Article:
It was hockey on a Brobdingnagian scale, an oversized, readymade epic. Last Saturday night at Spartan Stadium, Michigan State and Michigan, two powerhouses, played to a 3-3 tie before 74,554 fans, the largest crowd in hockey history. (The previous largest attendance, 55,000, was for a Sweden- U.S.S.R. match at Lenin Stadium in Moscow in 1957.) The 238th game of this 79-year-old rivalry took place on a sheet of ice laid between the 18-yard lines of the Spartans' football field. Inauspiciously billed THE COLD WAR, it ended in a stalemate after 65 chippy minutes. The game didn't resolve which school deserved the state's bragging rights, but it did reinforce the belief that both teams will contend for the NCAA title.
The crowd, which was more than 10 times larger than the capacity at Munn Ice Arena, Michigan State's usual home, got its money's worth: There was Wolverines junior Mike Cammalleri scoring twice, the first on a breakaway against 2001 Hobey Baker Award-winning goaltender Ryan Miller, a junior. There was Spartans freshman forward Jim Slater banging home the tying goal from the slot with only 47 seconds remaining and the Michigan State net empty. "Awesome," said Michigan coach Red Berenson, who's in his 18th season with the Wolverines. "Two top teams, the fans. I thought I'd seen everything in hockey, but this was incredible."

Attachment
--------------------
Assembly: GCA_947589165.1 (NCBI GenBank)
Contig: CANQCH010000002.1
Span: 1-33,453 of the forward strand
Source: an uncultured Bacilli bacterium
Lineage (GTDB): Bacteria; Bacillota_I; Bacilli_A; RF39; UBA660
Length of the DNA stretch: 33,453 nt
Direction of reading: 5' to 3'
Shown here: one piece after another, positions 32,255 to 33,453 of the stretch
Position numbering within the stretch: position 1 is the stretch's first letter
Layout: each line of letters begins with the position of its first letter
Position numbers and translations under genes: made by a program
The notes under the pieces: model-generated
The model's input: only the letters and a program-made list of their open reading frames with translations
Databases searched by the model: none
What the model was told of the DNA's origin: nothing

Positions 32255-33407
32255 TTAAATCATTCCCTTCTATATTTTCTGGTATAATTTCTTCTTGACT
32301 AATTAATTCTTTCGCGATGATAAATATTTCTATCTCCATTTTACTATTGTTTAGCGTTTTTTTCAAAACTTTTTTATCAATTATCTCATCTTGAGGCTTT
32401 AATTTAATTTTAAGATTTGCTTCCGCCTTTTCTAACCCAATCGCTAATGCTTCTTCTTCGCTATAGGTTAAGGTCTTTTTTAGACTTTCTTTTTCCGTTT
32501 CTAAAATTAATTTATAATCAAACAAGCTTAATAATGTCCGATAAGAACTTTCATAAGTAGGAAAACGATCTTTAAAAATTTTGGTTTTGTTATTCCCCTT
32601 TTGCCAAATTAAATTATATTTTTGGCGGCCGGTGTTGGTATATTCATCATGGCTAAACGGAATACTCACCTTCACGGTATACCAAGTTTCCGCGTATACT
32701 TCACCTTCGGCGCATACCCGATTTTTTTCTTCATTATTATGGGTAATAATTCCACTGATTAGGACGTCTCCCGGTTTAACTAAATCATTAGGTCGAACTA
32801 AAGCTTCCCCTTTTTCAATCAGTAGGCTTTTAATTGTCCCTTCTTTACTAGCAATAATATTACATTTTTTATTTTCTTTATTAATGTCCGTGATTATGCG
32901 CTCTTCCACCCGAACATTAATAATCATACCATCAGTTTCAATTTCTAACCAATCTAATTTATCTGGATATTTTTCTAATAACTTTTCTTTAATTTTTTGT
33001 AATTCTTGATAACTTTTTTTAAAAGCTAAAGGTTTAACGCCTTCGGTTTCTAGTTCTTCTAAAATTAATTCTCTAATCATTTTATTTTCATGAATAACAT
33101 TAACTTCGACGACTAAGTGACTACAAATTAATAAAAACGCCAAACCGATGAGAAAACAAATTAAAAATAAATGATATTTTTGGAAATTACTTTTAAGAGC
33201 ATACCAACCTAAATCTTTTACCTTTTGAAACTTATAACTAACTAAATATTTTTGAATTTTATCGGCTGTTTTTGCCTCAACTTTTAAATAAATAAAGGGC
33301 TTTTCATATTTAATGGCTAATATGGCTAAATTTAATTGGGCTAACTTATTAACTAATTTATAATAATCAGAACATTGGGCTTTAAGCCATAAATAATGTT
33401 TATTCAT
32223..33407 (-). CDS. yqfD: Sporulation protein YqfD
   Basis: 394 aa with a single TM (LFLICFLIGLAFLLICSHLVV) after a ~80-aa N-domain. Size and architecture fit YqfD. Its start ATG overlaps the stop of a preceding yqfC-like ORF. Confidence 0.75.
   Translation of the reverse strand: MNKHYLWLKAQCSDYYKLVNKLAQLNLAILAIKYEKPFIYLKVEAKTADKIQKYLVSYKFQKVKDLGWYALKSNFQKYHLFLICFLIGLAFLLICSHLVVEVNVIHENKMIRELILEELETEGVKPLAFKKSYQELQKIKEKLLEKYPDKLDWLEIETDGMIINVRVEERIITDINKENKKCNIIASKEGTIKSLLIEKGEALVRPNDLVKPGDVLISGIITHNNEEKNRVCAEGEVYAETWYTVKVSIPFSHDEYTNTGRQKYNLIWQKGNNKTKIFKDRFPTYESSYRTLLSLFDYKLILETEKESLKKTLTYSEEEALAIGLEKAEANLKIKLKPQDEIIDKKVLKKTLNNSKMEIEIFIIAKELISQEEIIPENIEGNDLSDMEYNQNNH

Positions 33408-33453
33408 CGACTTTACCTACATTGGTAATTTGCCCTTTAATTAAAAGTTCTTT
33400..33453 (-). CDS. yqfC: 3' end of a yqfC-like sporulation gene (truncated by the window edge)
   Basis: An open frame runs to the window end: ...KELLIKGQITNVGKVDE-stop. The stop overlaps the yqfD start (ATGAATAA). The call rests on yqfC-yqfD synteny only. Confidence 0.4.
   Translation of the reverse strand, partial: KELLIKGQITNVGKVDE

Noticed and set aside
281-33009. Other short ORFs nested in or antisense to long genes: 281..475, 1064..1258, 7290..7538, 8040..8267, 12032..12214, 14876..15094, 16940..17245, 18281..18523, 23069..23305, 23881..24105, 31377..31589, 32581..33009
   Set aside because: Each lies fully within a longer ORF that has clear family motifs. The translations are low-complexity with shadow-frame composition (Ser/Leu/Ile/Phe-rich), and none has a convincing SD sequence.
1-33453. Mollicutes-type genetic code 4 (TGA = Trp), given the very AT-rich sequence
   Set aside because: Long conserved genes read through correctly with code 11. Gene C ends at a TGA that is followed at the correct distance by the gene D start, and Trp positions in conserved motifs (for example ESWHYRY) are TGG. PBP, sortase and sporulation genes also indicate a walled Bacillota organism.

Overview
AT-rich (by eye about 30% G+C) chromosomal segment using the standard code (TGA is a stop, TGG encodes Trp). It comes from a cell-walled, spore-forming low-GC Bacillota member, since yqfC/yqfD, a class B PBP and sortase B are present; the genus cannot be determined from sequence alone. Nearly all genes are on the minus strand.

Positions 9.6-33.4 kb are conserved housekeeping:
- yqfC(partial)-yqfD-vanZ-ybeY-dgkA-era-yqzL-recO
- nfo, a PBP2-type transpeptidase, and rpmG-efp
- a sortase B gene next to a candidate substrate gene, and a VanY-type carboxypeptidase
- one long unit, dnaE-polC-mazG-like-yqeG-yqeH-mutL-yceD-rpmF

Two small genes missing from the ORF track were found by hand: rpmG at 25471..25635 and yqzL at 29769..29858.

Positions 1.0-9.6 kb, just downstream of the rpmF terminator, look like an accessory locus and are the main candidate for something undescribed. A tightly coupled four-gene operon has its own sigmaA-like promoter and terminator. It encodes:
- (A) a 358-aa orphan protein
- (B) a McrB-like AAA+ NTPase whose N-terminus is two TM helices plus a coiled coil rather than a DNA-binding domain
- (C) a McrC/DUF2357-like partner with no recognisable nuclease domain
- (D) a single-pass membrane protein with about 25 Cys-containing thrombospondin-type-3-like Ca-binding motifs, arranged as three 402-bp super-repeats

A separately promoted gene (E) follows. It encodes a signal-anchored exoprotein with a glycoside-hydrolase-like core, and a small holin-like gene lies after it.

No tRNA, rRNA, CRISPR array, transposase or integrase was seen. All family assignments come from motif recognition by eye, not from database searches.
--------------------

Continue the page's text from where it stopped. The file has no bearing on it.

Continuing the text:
Although it needed that late goal to salvage a tie, Michigan State, which lost in last year's NCAA semifinals to North Dakota, is still the favorite to win the Frozen Four. Built around Miller—last season he was 31-5-4 with a 1.32 goals-against average and a .950 save percentage, the last being a single-season NCAA record—the Spartans allowed 1.36 goals per game, fewest in the nation. Moreover, Michigan State's four top defensemen are back; the pairings of seniors Andrew Hutchinson and Jon Insana and juniors Brad Fast and John-Michael Liles combined for 81 points and were +71. Three of the Spartans' six leading scorers are gone, but senior wingers Brian Maloney (15 goals and 23 assists) and Adam Hall (18, 12) will provide more than enough punch for this stingy bunch. Michigan State will go as far as Miller takes it, and he's championship material.